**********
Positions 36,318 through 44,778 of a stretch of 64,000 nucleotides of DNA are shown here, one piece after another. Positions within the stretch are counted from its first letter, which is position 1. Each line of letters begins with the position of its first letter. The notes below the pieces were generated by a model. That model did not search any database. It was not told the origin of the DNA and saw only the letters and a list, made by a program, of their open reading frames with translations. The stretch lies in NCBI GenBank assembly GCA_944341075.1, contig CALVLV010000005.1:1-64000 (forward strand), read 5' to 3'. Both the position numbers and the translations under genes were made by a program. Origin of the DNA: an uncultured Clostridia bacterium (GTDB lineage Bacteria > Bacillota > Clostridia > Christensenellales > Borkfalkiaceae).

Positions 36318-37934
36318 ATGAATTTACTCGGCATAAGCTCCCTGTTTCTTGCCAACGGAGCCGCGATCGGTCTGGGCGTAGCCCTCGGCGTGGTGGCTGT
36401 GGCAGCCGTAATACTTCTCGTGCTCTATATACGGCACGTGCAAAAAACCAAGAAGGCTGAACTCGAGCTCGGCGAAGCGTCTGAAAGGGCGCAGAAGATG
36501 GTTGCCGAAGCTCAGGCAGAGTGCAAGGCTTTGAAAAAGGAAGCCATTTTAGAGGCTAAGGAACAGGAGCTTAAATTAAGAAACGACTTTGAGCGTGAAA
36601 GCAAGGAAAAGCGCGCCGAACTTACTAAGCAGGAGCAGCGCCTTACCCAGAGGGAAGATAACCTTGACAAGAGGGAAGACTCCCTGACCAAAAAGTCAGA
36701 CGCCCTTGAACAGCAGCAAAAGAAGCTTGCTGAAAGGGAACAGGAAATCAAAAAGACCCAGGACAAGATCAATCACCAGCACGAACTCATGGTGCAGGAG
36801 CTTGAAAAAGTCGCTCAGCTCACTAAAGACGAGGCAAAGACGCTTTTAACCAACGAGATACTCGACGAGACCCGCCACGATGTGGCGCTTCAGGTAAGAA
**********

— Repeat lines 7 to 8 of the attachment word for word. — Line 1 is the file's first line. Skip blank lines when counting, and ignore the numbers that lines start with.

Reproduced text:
36701 CGCCCTTGAACAGCAGCAAAAGAAGCTTGCTGAAAGGGAACAGGAAATCAAAAAGACCCAGGACAAGATCAATCACCAGCACGAACTCATGGTGCAGGAG
36801 CTTGAAAAAGTCGCTCAGCTCACTAAAGACGAGGCAAAGACGCTTTTAACCAACGAGATACTCGACGAGACCCGCCACGATGTGGCGCTTCAGGTAAGAA